Meeting notes for People for Peace, Justice, and Healing
December 9, 2005

People for Peace, Justice and Healing held its regular Saturday meeting at 10:00 a.m. on Dec. 9, 2006, at Associated Ministries in Tacoma, WA. Present for check-in: Vivi, Sallie S., Scott, Kathryn, Rob, Mark, Dorothy, and Sallie M.


Dororthy on the Dec. 5 meeting of the Earth Community Dialogue group that has been meeting at the Wheelock Library (3722 N. 26th St., Tacoma) to discuss The Great Turning by David Korten. Whether to meet on Dec. 19 was a subject of discussion. Everyone there wanted to meet, and the meeting will began at 6:00 p.m., as previously announced. Dorothy is encouraged by a common sense among the participants that there is power in meeting together to share and tell stories as part of a general shift in narrative from Empire to Earth Community. -- Sallie invited Dorothy to attend the borad meeting of the South Sound Peace and Justice Center next week to speak about ways of furthering the Earth Community Dialogues project. -- The Earth Community Dialogue will continue on these Tuesdays: Dec. 19, Jan. 9 & 23, and Feb. 6, at the Wheelock Library (3722 N. 26th St., Tacoma); all meetings will begin at 6:00 p.m. and end about 7:45 p.m. (NOTE: David Korten was involved in the drafting of the Earth Charter and is also the author of When Corporations Rule the World. Korten's new book makes the case for choosing a future Whole Earth Community grounded in the life-affirming cultural values that are shared by most of the peoples of the world. People for Peace, Justice, and Healing is a co-sponsor of this project. For more information, contact Dorothy at

Mark shared observations on how U.S. involvement with Iraq’s oil resources is being narrated in the mainstream media. On Fri., Dec. 8, the Financial Times of London reported that “the U.S. has been exerting pressure on Iraqi leaders to pass a hydrocarbons law” that “is expected finally to reverse the 1972 nationalization of the [Iraqi oil] industry” (Carola Hoyos and Roula Khalaf, “Will the Tap Open? Why Oil Groups Dream of the Day When They Can Enter Iraq”). When this story was reported as the lead in today’s New York Times, however (Edward Wong, “Iraqis near Deal on Distribution of Oil Revenues”), no mention of the reversal of nationalization appeared. Furthermore, what neither the Financial Times nor the New York Times reported, but which have been analyzed in detail by the London activist group PLATFORM in a report issued in November 2005 entitled Crude Designs: The Rip-Off of Iraq’s Oil Wealth, are the elaborate plans to impose production-sharing agreements (PSAs) on Iraq in order to siphon hundreds of billions of dollars from Iraq to oil companies. As Richard W. Behan said in a piece entitled “Oil, War, and Other Incongruities: The Surreal Politics of Premeditated War” that was posted on Dec. 6 on the web site CounterPunch, “Production-sharing agreements (PSAs) are in place covering 75% of the undeveloped Iraqi fields, and the oil companies, soon to sign the contracts, will earn as much 162% on their ‘investments. . . . the players on the inside tracks are Exxon-Mobil, Chevron, Conoco-Phillips, BP-Amoco and Royal Dutch-Shell. The use of PSA's, instead of alternative methods of financing infrastructure . . . will cost the Iraqi people hundreds of billions of dollars in just the first few years of the ‘investment’ program. PSAs are favored by the oil companies because the term ‘production-sharing agreement’ is a euphemism for legalized theft. PSAs were not adopted voluntarily by the Iraqis, however: their use was specified by the U.S. State Department and institutionalized by Paul Bremer's Coalition Provisional Authority.” These aspects of the story of Iraqi oil rarely if ever appear in the mainstream U.S. media, where the narrative instead assigns to the U.S. the benevolent role of encouraging what the Iraq Study Report and the New York Times call “an equitable distribution of revenues.”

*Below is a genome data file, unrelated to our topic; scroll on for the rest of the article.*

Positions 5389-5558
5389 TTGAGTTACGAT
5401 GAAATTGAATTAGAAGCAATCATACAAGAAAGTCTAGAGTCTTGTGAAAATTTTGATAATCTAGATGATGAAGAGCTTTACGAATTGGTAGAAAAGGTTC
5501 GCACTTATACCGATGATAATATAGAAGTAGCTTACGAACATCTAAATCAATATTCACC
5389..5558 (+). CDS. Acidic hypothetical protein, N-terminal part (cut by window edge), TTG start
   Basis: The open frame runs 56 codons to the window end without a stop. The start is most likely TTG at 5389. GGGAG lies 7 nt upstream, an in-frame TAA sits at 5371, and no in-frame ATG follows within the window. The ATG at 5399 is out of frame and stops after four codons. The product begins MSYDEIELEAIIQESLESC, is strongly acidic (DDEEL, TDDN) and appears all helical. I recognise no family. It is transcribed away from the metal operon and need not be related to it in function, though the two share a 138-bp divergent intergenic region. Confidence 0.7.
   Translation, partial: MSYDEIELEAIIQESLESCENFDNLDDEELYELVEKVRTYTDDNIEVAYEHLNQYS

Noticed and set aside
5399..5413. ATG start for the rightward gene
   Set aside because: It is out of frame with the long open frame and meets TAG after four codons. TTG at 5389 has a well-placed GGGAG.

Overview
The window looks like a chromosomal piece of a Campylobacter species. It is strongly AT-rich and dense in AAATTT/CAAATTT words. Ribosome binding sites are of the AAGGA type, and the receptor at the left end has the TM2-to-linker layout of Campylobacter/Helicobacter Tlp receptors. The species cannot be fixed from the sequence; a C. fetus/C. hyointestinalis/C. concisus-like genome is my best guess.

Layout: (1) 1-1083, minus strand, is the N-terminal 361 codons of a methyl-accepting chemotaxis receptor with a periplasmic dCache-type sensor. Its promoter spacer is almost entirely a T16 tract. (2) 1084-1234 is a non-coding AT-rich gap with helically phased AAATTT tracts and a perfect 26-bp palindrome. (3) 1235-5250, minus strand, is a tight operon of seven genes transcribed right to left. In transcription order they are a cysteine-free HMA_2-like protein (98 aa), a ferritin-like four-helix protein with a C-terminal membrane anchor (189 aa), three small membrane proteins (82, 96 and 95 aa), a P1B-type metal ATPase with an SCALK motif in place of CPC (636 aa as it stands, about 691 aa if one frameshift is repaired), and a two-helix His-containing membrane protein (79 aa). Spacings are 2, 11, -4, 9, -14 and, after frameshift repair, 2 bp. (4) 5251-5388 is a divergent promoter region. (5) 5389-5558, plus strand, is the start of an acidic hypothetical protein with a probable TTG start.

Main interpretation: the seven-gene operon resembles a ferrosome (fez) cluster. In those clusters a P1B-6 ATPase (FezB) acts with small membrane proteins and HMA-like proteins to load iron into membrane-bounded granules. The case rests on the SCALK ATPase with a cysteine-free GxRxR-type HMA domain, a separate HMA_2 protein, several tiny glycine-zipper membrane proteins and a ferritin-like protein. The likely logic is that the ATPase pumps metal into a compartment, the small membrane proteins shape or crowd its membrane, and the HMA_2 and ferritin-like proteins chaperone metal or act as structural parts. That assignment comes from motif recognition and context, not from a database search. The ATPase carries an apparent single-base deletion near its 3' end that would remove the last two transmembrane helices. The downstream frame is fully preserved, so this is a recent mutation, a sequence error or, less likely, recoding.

Sallie reported that People for Peace, Justice, and Healing has received a letter from the American Civil Liberties Union informing us that a Freedom of Information Act (FOIA) request has determined that the Federal Bureau of Investigation is not keeping records on PPJH. (FOIA requests were also submitted for United for Peace of Pierce County and Pierce County Truth in Recruiting with Sallie as the contact person, and no word of the outcome of those searches is available yet.)

4. WATADA UPDATE (Sallie S.)